The collaborative nature of true competition

I am reading Clay Shirky‘s book Cognitive Surplus: Creativity and Generosity in a Connected Age and will share my thoughts once I’ve completed it, but wanted to share this little tidbit now.

The idea of true competition is one that really resonates with me and is something I’ve been trying to make sense of in a work and business environment. Shirky has a great description of the collaborative nature of true competition (page 102):

The spread of these [skateboarding] techniques was driven by spirited competition. We often think of competition as pure conflict, the way firms compete in a market, happy to drive one another out of business. In groups of people who know one another and share the same interests, though, competition can take on a collaborative quality. the Z-Boys competed not to end the development of skating technique but to extend it. Instead of trying to come to some final or right way of skating, or to master some hidden and uncopyable technique, they developed new styles and tricks out in the open, challenging in order to invite a response.

They weren’t doing it to “win“, they were doing it to learn, and to create, because they loved it.

If you haven’t read the book, I can already tell you that I recommend it (even though I haven’t finished reading it). In the meantime, take a few minutes and check out his TED Talk on how cognitive surplus will change the world:

You should also take a few minutes and read Luis Suarez’s thoughts on the video.

If your purpose is to win…

…you have already lost.

Competing – and hopefully winning – can be a key part of any journey, but it shouldn’t be the destination. If reaching your destination is all you have to look forward to, what happens when you get there?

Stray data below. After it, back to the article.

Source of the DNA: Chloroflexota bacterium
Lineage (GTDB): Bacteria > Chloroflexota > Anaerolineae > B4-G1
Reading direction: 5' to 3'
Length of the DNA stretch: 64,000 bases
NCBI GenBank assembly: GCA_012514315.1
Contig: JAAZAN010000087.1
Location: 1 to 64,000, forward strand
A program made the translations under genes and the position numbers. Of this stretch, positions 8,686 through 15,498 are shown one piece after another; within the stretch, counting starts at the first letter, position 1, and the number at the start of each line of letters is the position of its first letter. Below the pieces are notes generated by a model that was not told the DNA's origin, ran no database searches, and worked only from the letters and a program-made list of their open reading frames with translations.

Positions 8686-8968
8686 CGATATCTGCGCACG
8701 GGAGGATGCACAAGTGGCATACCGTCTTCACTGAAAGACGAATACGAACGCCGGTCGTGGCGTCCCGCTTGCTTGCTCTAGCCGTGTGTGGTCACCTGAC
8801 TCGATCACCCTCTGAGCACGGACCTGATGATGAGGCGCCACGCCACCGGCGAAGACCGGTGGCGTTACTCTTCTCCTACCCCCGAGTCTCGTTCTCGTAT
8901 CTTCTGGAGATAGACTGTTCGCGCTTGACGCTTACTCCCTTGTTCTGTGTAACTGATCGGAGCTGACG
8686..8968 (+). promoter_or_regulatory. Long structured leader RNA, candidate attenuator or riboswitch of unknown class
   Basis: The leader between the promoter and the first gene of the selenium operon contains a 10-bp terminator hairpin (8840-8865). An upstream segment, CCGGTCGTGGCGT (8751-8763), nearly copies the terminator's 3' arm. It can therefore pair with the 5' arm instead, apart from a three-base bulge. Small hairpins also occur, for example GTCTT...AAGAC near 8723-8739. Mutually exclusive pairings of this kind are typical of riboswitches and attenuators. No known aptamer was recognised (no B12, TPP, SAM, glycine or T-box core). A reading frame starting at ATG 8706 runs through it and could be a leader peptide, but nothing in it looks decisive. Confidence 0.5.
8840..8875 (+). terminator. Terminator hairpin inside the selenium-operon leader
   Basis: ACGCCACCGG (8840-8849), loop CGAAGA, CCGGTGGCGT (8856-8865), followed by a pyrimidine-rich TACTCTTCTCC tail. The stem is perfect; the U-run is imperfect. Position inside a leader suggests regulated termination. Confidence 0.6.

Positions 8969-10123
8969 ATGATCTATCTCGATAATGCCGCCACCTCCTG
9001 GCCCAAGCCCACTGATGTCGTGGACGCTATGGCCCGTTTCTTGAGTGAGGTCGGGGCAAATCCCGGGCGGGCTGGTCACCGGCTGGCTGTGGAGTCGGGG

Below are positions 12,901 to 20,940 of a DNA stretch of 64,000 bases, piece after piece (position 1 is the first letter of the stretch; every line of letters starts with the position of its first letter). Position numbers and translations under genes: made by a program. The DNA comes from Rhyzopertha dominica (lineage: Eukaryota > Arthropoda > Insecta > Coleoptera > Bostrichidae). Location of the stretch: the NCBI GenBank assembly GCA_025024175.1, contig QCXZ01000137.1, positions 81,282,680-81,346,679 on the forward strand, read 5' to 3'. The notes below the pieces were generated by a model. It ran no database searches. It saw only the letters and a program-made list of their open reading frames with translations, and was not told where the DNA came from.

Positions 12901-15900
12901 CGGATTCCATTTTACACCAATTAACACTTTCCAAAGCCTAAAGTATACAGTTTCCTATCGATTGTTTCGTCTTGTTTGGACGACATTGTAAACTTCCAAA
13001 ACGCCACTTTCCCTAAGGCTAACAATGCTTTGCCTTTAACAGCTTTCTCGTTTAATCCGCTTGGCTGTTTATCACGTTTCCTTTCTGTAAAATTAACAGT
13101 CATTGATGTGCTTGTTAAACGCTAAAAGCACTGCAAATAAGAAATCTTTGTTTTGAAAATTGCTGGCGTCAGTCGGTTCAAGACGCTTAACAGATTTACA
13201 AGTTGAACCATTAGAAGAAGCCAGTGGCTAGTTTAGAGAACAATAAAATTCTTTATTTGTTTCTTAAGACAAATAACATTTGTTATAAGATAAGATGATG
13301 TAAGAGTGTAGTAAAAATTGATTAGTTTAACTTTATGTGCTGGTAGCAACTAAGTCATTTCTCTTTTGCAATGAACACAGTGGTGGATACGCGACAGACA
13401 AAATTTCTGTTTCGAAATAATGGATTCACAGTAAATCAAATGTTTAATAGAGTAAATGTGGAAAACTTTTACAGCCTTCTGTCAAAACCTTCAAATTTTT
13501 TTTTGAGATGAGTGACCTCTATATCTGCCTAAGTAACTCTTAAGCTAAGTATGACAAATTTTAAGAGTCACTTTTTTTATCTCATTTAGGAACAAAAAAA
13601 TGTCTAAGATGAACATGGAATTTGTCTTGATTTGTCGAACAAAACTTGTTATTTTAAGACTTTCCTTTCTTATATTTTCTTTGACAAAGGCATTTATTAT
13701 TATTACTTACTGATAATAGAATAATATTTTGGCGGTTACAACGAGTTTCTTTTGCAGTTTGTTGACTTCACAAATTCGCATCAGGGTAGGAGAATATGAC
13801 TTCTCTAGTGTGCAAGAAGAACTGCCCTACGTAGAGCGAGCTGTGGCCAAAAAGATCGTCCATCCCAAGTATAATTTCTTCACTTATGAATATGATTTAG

Or as I tell my sons: the goal of competition is, of course, to win, but your purpose – for training, for competing – should be to learn, to grow. To have fun.

Why we work better under pressure, and why we should encourage it (in moderation, of course)

Part of the reason for my time away from this blog has been my role in planning a trampoline and tumbling meet here in St. Louis. With just a couple of weeks to go until competition begins, things are really starting to cook. And, like with many projects, there is quite a bit of what could be (politely) called last-minute running around.

We all know the experience of doing (what we think is) our best work as a deadline approaches . Or the frustration of managing a team that works this way. And maybe it is something that we should – if not encourage – at least indulge, in moderation. For what is pressure if not competition. Granted, it is competition against the clock, but competition nonetheless.

And we all know that competition, in proper doses, is a very good thing.